Anesthesia Compliance Consultants

Providing compliance education and services
to anesthesia providers, hospitals and billing companies


Compliance and HIPAA Training

We specialize in providing Anesthesia Compliance and HIPAA training to anesthesia professionals using our web-based education platform. Choose from the courses listed below or allow us to create a program tailored specifically to your organization, type of practice or company.

We offer the following courses in an online setting:

  • Anesthesia Compliance
  • Anesthesia HIPAA Privacy
  • Anesthesia Compliance and Privacy
  • Anesthesia Evaluation and Management Coding
  • Fraud, Waste and Abuse Training

We provide online group training. We will educate your company on anesthesia compliance and HIPAA Privacy. Contact us for more information and group rates.


Compliance Plans

ACC will assist with the creation of a compliance plan for your organization. Our team of experienced professionals crafts compliance plans consistent with regulatory, medical, billing and coding standards.

“We understand anesthesia: we have stood in your shoes.”


Latest News

New HIPAA Penalties from HHS

Posted on May 13, 2019 in Billing, HIPAA

Direction from HHS on Penalties

 New HIPAA Penalties are now available from the Department of Health and Human Services after it published a notice on April 30th.    Of interest, HHS is exercising its discretion in how it applies its regulations on the assessment of Civil Monetary Penalties (CMPs) under HIPAA. Currently HHS applied the same cumulative annual limit to the four categories of violations.

Pending further rule making HHS will now apply different cumulative annual CMP limits.  This will be instead of the maximum $1.5 million for each level of violation. This is a reduction in the maximum limit, scaling down based on the level of culpability. Consequently, HHS will use the new penalty structure until further notice.  It is important to understand the new HIPAA Penalties from HHS.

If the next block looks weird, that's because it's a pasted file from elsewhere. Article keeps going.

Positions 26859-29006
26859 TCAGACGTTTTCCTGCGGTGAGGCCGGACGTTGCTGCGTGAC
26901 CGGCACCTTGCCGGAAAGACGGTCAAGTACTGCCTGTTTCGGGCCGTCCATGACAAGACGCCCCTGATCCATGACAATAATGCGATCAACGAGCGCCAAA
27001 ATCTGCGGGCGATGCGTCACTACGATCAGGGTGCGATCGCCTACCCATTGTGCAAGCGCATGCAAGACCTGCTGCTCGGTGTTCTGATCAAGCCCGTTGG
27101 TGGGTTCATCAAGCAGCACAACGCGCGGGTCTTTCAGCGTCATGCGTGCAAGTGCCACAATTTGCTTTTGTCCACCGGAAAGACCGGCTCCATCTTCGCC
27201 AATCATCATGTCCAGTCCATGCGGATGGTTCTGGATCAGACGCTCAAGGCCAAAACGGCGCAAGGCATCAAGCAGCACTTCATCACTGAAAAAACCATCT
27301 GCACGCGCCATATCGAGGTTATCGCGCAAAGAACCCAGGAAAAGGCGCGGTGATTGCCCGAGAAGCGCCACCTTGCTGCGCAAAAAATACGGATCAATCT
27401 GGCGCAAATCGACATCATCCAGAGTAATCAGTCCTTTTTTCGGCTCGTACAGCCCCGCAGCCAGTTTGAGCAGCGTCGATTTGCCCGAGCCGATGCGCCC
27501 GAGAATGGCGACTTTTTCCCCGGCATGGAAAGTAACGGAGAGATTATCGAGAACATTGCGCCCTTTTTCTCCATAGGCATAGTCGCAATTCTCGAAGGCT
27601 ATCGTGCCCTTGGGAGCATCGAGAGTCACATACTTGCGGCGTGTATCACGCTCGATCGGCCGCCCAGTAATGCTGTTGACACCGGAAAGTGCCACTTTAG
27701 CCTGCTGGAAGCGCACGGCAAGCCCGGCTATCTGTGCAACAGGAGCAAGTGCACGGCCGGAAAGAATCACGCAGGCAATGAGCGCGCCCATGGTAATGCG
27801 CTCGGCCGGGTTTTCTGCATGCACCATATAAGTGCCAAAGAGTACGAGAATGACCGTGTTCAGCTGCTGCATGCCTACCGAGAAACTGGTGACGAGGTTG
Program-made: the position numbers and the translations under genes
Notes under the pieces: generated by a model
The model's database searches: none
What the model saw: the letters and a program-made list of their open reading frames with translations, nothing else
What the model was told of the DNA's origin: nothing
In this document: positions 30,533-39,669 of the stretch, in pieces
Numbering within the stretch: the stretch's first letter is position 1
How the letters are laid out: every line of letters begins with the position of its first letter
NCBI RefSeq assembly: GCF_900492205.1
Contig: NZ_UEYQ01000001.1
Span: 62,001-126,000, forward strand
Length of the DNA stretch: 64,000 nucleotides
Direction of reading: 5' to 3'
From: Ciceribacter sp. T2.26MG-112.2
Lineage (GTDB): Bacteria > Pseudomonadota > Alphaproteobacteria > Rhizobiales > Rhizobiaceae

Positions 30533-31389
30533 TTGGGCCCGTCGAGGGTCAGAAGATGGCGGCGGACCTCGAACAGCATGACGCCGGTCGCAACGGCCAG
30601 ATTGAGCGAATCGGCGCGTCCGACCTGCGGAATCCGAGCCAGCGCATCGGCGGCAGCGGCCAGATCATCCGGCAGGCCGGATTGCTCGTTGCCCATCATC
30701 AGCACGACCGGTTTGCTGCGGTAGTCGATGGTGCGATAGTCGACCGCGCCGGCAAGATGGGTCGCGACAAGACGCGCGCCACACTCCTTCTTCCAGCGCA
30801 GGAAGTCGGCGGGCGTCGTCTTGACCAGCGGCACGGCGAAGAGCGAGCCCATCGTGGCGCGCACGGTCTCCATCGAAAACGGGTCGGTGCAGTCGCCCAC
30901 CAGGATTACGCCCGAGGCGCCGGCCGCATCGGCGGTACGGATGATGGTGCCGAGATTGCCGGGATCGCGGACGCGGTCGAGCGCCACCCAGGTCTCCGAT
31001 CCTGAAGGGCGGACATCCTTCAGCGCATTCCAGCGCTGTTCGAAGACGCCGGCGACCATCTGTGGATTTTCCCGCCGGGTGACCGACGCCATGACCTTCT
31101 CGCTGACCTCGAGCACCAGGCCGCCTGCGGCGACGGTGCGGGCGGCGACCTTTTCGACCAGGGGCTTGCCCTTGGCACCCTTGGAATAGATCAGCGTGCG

Read about Data Breaches

Four Categories

Based on four categories of culpability HHS has provided covered entities and business associates with a whole new structure for penalties.  In mostcases the amount of penalty will be significantly less than what we have experienced in the past.

First, for a category of no knowledge the minimum penalty is now $100, and the annual limit will be $25,000 down from $1.5 million.

Secondly, for a reasonable cause $1,000 is the minimum and $100,000 for an annual limit down from $1.5 million.

Next, willful neglect with a correction it would be $10,000 as a minimum and $250,000 for annual limit.

Finally the highest is for Willful neglect with no correction with $50,000 as a minimum with an annual limit of $1,500,000.

This new guidance changes significantly the penalty structure for HIPAA violations and must be considered and understood by covered entities and business associates who deal with protected health information.